World Future Energy Summit in Abu Dhabi draws massive interest

General view of the Abu Dhabi city is seen from observation deck of Emirates Towers in Abu Dhabi, United Arab Emirates, December 23, 2018. (REUTERS)
Short Url
Updated 13 January 2020

World Future Energy Summit in Abu Dhabi draws massive interest

  • Many onsite temporary structures, such as the registration area, have been built using sustainable or recycled materials

JEDDAH: The World Future Energy Summit opens at the Abu Dhabi National Exhibition Centre on Monday, with around 35,000 people expected to attend from 170 countries.
The four-day event, which is the largest of its kind according to organizers, will include exhibition and forum programs addressing energy, solar, water, waste and smart cities.
There will also be a focus on clean energy generation, water sustainability, and how digital innovation can help to improve the quality of life in an urban environment.
Held alongside the energy summit are the Climate Innovations Exchange (CLIX) and the Future Sustainability Summit.
CLIX returns for its third edition and will showcase 42 of the world’s most disruptive innovations, selected from 1,402 global submissions from 128 countries, related to the future of energy, food, agriculture and sustainability in space.
The Future Sustainability Summit is being held under the theme “Rethinking Global Consumption, Production, and Investment.”
It brings together more than 1,000 delegates and 90 speakers, including music star and philanthropist Akon, the president of Rwanda and the prime minister of Bangladesh.
Registration is paperless, while badges, lanyards and bags are biodegradable.
Many onsite temporary structures, such as the registration area, have been built using sustainable or recycled materials.
Recycling bins will be placed in selected areas along the concourse, and there will be no plastic in the exhibition center’s restaurants.

 

 


Big oil feels the heat on climate as industry leader promises: ‘We will be different’

Updated 57 min 11 sec ago

Big oil feels the heat on climate as industry leader promises: ‘We will be different’

  • Trump singles out ‘prophets of doom’ for attack
  • Greenpeace told the Davos gathering that the world’s largest banks, funds and insurance companies had invested $1.4 trillion in fossil fuel companies since the Paris climate deal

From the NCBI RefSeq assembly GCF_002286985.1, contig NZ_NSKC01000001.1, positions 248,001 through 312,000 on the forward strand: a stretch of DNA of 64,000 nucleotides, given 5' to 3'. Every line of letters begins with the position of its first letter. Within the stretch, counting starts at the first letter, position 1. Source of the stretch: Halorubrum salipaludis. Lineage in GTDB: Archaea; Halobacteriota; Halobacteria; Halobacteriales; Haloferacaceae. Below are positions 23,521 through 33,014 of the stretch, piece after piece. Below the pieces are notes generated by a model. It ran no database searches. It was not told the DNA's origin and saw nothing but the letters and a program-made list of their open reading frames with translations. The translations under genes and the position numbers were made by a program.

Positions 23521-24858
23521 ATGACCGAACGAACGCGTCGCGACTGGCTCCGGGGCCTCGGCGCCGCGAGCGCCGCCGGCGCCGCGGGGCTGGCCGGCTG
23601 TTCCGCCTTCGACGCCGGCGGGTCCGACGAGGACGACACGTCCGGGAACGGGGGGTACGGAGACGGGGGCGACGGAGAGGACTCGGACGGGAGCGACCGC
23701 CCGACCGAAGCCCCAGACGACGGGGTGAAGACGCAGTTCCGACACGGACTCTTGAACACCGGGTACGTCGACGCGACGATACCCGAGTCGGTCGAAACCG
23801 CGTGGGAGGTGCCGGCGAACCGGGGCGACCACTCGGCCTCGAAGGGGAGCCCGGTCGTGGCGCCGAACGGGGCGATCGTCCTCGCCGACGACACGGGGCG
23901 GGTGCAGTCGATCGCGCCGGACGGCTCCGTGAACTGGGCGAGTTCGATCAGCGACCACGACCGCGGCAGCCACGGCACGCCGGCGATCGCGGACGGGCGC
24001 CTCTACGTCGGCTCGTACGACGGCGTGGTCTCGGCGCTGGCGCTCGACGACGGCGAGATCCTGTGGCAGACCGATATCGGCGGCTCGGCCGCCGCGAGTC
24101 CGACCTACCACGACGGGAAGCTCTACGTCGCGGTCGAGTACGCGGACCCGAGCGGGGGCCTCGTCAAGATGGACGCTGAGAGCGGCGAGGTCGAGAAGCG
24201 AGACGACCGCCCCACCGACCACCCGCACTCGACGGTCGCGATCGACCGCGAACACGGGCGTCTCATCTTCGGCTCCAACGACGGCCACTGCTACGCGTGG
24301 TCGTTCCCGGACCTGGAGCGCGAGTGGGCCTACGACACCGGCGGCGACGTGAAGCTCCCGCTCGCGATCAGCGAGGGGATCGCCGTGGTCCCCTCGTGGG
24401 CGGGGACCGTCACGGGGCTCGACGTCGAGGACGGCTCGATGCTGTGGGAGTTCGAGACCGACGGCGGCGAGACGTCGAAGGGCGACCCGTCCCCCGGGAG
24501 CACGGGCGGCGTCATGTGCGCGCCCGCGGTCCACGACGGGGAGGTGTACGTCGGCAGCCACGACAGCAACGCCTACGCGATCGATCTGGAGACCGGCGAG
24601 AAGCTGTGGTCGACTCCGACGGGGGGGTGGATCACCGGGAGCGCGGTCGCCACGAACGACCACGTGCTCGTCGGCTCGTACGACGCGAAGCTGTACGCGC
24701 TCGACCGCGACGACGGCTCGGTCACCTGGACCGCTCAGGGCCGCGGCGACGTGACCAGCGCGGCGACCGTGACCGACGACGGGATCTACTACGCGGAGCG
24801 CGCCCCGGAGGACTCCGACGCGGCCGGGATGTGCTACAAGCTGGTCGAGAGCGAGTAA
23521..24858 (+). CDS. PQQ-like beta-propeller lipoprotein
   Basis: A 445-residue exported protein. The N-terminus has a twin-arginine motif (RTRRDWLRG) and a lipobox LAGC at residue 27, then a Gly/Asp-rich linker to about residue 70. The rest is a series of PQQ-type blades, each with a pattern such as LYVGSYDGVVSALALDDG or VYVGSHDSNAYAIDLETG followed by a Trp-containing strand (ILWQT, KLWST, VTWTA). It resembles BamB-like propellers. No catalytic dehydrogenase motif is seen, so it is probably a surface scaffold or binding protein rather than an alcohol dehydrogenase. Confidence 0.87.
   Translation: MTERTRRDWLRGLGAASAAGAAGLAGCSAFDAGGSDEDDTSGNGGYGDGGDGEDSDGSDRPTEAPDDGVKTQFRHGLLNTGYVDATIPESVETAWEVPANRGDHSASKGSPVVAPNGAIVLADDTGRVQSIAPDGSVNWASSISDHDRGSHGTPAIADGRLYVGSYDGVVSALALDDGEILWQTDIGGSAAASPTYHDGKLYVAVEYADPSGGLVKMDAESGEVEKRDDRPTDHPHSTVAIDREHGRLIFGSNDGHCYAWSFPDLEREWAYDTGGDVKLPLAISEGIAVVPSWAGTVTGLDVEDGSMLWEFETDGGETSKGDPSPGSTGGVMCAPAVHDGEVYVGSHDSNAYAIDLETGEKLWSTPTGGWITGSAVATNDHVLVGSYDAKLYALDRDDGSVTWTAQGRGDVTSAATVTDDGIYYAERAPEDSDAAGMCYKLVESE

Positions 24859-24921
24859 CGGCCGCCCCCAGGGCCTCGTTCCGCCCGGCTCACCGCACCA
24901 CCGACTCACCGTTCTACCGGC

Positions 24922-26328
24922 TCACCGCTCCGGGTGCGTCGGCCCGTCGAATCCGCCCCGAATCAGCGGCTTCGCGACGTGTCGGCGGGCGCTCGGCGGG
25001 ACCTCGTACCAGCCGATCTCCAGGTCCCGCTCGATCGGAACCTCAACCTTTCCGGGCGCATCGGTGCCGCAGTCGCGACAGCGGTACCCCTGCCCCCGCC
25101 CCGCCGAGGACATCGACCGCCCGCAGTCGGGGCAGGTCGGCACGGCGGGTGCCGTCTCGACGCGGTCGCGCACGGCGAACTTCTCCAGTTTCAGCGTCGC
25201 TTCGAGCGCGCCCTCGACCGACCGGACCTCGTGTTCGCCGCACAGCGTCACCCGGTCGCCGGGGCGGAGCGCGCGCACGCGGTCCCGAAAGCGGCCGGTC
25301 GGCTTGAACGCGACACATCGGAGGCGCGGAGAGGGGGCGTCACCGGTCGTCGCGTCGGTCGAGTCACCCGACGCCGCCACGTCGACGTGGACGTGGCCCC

LONDON: Teenage environmental activist Greta Thunberg slammed inaction over climate change as the global oil industry found itself under intense scrutiny on the opening day of the World Economic Forum in Davos.

The teenage campaigner went head to head with US President Donald Trump, who dismissed climate “prophets of doom” in his speech.
She in turn shrugged off the US president’s pledge to join the economic forum’s initiative to plant 1 trillion trees to help capture carbon dioxide.
“Planting trees is good, of course, but it’s nowhere near enough,” Thunberg said. “It cannot replace mitigation. We need to start listening to the science and treat this crisis with the importance it deserves,” the 17-year-old said.
The 50th meeting of the World Economic Forum was dominated by the global threat posed by climate change and the carbon economy.
The environmental focus of Davos 2020 caps a year when carbon emissions from fossil fuels hit a record high, and the devastating effects of bushfires in Australia and other climate disasters dominated the news.
Oil company executives from the Gulf and elsewhere are in the spotlight at this year’s Davos meeting as they come under increased pressure to demonstrate how they are reducing their carbon footprint.
“We are not only fighting for our industry’s life but fighting for people to understand the things that we are doing,” said Vicki Hollub, CEO of Occidental, the US-based oil giant with extensive oil operations in the Gulf. “As an industry when we could be different — we will be different.”

‘Planting trees is good, but nowhere near enough,’ activist Greta Thunberg told Davos. (Shutterstock)

She said the company was getting close to being able to sequester significant volumes of CO2 in the US Permian Basin, the heartland of the American shale oil industry which is increasingly in competition with the conventional oil producers of the Arabian Gulf.
“The Permian Basin has the capacity to store 150 gigatons of CO2. That would be 28 years of emissions in the US. That’s the prize for us and that’s the opportunity. People say if you’re sequestering in an oil reservoir then you are producing more oil, but the reality is that it takes more CO2 to inject into a reservoir than the barrel of oil that it makes come out,” Hollub said.
The challenge Occidental and other oil companies face is to make investors understand what is happening in this area of carbon sequesteration, she added.
The investment community at Davos is also looking hard at the oil industry in the face of mounting investor concerns.
Greenpeace told the Davos gathering that the world’s largest banks, funds and insurance companies had invested $1.4 trillion in fossil fuel companies since the Paris climate deal. It accused some of these groups of failing to live up to the World Economic Forum goal of “improving the state of the world.”